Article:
America's Ghost in the Shell really sucks

So, I'm watching Ghost in the Shell and the only thing I can think of is, "these gringos don't get Japanese story tells." Not that such a thing stops white people from stealing non-white media and remaking it in their forced, anemic, pasty white image. It's clear that they cribbed mostly from the original film and Ghost in the Shell: Stand Alone Complex (an anime series) to create a franken-movie, not bothering to understand that the film and the series are two different tales which just happen to use many of the same characters. Just to be clear, GITS: SAC is one of the best anime series ever made. It's the only anime series that ever made me weepy over a robot. A ROBOT. GITS, the feature film, is considered one of the best examples of the art of animation, up there with Akira, Wings of Honneamise, and most of Miyazaki-sans works. The new American GITS would be awesome as an episode of the new Mystery Science Theater 3000 series on Netflix.
As for the whitewashing, it's just plain stupid. Everybody is hating on it, and Hollywood isn't listening. Dumb. You idiots are already losing tons of money because people don't want to spend $50 to watch TV in a big room for a few hours. There's TV at home, and it has better stuff playing. Whitewashing is also racist and puerile. We've got enough hate going around without having it shoved in our faces by what's supposed to be entertainment.

If the racism wasn't enough, there's the shitty, moody pacing and the constant, nagging remedial reminders that "Major" isn't really human and that's what the story is supposed to be about. So, GITS 101... What makes a human human? Can a thing be human if it contains the mere consciousness of a being, or is that just a clever copy that only seems alive? Ultimately, it questions the soul and where it resides, if at all. This is a subtlety that American filmmakers just can't seem to grasp.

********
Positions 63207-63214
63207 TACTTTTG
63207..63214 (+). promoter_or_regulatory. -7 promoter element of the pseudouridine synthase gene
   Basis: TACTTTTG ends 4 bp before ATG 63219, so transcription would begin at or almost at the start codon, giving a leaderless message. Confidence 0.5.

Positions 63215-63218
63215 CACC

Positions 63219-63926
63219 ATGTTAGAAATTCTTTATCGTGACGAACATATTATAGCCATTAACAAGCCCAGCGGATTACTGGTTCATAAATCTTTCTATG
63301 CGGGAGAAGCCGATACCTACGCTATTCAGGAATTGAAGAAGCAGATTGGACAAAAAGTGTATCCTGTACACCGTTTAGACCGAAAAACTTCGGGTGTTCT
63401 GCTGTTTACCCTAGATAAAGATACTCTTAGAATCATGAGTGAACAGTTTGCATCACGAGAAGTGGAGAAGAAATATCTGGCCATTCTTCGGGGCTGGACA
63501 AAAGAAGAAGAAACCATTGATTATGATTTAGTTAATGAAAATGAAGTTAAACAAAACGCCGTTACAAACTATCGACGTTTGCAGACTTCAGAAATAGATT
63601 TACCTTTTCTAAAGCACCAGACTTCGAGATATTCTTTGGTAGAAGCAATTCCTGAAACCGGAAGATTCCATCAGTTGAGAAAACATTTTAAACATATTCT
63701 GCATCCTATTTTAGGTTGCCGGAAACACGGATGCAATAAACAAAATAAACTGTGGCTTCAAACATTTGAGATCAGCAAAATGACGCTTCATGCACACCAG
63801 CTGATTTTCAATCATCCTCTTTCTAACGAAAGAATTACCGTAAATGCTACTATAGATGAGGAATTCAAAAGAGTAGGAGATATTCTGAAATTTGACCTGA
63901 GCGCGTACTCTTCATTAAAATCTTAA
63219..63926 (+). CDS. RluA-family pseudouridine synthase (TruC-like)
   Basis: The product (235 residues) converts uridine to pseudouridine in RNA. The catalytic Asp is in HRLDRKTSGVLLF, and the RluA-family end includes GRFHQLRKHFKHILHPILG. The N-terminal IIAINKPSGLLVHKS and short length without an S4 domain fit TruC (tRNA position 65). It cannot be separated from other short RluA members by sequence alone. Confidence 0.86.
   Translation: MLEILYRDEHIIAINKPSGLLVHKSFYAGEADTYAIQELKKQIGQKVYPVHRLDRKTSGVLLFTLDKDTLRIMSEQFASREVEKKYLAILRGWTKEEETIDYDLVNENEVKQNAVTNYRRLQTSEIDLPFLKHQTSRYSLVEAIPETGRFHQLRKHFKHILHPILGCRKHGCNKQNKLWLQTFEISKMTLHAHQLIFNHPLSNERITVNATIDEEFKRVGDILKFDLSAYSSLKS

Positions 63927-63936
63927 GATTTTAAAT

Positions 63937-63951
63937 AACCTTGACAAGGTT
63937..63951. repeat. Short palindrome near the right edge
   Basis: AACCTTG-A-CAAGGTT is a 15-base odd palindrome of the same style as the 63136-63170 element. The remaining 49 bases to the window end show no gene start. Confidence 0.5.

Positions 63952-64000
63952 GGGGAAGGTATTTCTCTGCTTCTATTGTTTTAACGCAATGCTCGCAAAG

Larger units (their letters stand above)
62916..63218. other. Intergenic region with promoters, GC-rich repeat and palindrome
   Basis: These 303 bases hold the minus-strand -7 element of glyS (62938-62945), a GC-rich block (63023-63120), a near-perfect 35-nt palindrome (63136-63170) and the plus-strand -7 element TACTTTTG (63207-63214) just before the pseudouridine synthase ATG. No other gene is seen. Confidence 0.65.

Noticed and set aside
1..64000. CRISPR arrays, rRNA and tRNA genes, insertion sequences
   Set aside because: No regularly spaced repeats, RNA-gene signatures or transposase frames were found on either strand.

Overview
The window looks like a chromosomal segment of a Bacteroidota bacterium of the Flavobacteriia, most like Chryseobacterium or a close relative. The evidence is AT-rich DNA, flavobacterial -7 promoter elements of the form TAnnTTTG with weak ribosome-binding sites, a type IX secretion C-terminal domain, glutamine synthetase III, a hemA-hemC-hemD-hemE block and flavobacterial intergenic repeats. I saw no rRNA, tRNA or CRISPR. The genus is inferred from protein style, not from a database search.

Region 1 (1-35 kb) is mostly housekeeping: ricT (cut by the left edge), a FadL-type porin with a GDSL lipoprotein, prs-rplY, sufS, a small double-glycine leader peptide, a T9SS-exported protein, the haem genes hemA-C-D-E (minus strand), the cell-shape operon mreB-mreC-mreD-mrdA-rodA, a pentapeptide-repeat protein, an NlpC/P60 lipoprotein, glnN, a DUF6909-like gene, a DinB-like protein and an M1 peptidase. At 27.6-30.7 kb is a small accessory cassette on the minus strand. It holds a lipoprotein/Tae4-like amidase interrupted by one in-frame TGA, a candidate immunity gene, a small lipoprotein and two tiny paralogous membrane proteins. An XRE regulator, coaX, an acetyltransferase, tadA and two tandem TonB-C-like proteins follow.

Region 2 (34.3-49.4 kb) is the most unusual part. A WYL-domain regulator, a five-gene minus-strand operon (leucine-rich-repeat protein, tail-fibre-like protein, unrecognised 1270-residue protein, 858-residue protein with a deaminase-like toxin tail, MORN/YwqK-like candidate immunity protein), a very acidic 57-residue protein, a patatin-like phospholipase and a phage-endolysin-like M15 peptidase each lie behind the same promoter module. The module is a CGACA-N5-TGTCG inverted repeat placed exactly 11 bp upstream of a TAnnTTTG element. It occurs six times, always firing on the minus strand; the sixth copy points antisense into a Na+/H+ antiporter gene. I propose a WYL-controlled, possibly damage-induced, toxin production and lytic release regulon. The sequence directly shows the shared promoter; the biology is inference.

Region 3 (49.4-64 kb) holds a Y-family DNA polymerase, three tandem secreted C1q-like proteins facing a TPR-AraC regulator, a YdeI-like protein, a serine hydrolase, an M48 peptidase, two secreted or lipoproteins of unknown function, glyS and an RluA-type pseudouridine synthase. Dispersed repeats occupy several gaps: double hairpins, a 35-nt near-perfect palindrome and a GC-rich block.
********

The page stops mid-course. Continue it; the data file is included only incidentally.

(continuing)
See, there's this thing in Japanese storytelling, and even I don't fully grok it but I believe I'm well ahead of the curve for Westerners, that focuses on the experiential aspects of a tale. For example, in Mamoru Oshii's 1995 theatrical version, there are extended scenes which feature nothing but Kenji Kawai's haunting vocal track and scenes of New Port City in Japan. Not a single aspect of this sequence adds anything to the story, considered criminal in Western film-making, but adds both a layer of familiarity and presence to the teeming locale and injects a deeply emotional tone through the score.

Japanese storytelling often features the seasons with special attention to Cherry blossoms in Spring, the beach in Summer, festivals and fireworks in Fall, and Christmas in Winter. My intuition tells me that this is derived from the strong sense of tradition in Japan as native Japanese people culturally seek out the beauty and significance of life, the world, nature, and even human works. These are the bits and bobs that get left out or wholly misunderstood when translating Japanese media into American fare.

And that's all I have to say on that.
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If you want an excellent example of experiencialism in Japanese storytelling, check out Tsukigakirei on Crunchyroll. When your Western sensibilities tell you the pacing is slow and painful, spend some time soaking in the visuals and allow them to paint a picture of the mood and setting. You'd be surprised how engaging the series becomes once you change your perspective.